Yes, those are trees for scale. Photo: AP Images.

Jezebel staffers must apologize. We didn’t get it together in time to acquire this magnificent office building designed to look just like a giant Longaberger basket, and therefore we cannot turn it into a large workspace, event space, and destination experience for our readers. Boy, we really blew this one.

Curbed reports that after three years on the market, this beautiful and bizarre building—constructed to be the corporate home of the Longaberger Company, designed to look just like one of their once wildly popular trademark maple wood baskets—has finally sold for $1.2 million and $800,000 in back taxes. (That’s down significantly from the original list price of $7.5 million.)

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A Bloomberg Businessweek piece on the difficulty of selling this thing opens with the memorable line: “‘You might see it three or four miles off before you come around the bend, and then you say, “That is a basket. That is unquestionably a basket,”’ said Tom Rochon.” The Columbus Dispatch provides the backstory:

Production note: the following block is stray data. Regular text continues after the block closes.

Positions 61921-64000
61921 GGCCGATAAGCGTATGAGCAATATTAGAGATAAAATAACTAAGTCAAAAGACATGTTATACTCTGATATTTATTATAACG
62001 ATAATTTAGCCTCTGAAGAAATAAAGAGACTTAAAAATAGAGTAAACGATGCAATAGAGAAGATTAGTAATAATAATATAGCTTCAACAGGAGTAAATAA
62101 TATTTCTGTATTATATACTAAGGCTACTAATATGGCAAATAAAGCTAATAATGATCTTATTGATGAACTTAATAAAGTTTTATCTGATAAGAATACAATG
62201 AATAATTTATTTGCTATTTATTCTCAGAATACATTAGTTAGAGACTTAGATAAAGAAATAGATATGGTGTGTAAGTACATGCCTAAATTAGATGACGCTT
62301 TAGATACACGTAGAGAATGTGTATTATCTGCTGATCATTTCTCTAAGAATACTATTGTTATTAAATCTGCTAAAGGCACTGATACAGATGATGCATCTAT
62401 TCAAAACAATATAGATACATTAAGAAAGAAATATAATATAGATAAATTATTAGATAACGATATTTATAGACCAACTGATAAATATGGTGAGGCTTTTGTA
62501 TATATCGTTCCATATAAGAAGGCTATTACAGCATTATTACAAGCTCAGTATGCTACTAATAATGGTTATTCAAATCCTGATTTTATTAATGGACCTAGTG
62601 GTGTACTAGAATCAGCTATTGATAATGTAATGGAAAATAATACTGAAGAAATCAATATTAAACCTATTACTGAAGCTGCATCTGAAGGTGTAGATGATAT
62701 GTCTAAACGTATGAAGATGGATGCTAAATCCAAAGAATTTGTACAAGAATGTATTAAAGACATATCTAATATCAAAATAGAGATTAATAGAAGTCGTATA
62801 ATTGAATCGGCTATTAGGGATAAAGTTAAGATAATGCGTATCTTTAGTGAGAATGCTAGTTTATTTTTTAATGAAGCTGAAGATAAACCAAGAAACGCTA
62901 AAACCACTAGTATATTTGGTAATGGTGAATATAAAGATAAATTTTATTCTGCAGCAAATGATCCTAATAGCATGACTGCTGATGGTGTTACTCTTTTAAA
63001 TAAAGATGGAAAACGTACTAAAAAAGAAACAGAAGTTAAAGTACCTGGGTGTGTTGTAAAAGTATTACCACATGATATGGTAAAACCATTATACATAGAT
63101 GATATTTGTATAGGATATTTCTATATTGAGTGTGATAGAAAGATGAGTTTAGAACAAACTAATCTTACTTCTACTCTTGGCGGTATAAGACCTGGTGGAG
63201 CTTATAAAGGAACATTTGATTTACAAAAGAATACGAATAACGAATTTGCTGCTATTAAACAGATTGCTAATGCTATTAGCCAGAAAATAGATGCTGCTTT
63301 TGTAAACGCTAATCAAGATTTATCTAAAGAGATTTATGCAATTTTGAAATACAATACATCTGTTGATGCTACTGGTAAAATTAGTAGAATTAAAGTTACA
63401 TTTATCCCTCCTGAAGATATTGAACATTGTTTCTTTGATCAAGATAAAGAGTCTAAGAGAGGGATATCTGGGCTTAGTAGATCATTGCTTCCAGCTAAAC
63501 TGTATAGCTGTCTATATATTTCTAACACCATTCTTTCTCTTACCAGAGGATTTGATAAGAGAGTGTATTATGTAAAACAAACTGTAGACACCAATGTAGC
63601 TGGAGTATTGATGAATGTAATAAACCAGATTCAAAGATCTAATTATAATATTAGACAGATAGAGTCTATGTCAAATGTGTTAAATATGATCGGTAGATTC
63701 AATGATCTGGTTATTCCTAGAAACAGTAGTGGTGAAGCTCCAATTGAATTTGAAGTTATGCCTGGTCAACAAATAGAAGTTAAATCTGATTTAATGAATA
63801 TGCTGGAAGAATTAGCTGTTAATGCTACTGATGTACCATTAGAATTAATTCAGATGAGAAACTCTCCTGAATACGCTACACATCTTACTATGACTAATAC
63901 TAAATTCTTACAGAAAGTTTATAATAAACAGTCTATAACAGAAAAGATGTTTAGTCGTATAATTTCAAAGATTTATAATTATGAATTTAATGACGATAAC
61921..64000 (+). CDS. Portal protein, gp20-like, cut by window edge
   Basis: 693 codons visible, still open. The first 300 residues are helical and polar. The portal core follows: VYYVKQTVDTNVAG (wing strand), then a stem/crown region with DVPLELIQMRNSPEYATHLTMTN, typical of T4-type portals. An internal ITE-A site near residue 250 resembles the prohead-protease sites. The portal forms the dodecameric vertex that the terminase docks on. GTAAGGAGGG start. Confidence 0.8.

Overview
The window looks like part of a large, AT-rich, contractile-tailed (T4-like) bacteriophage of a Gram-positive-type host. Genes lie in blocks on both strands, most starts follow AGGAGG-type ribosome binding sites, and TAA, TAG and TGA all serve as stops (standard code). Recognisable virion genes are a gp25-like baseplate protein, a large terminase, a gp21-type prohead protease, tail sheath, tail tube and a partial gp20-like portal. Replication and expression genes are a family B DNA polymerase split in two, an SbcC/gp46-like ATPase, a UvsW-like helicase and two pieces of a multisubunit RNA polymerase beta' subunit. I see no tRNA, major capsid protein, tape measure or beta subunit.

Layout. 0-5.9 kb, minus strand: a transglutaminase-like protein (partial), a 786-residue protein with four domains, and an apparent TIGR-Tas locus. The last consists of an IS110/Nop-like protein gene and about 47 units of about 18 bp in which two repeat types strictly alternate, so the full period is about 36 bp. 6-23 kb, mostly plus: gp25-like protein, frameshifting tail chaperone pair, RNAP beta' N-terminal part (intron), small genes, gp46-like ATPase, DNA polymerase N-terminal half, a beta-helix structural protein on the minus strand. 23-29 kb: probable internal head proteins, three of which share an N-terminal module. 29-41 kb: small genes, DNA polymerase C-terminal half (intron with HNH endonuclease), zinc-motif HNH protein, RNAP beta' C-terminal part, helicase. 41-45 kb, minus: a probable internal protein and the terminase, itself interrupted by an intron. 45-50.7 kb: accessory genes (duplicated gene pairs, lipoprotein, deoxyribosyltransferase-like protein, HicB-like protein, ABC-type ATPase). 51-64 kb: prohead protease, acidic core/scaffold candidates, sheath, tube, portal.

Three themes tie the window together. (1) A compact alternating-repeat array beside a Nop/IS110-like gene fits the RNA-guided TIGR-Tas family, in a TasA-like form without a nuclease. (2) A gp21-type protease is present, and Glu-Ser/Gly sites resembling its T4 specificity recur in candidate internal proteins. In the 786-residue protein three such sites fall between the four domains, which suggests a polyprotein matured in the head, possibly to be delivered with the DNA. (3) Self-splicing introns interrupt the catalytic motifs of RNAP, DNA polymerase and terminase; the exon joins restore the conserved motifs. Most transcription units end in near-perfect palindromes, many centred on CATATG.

No one would have predicted more than 20 years ago, when company founder Dave Longaberger broke ground for the building, that it would come to this. After months of wrangling with architects who had created designs that were merely suggestive of a basket, the colorful, quotable Longaberger stormed out of a meeting, grabbed one of the company’s medium-sized baskets, came back in, put it on the conference room table and said, “Make it look exactly like that,” said Brenton Baker, director of communications and special initiatives and a longtime employee.

According to Atlas Obscura: “The basket building’s handles, which collectively weight 150 tons, are heated during the winter to prevent ice from smashing the skylight’s glass.” “It’s safe to say it’s one of a kind,” Jeff Hall, the mayor of Newark, Ohio, told the Dispatch. “It’s truly unique.”

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The buyer is unfortunately not Gizmodo Media Group, Jezebel’s parent company, but rather Coon Restoration, a firm specializing in retooling old buildings for new uses. “The Longaberger Basket Building is known all over the world, and I can’t tell you how excited I am to preserve and renovate this building and put it back into use,” said principal Steve Coon.

We really dropped the ball this time.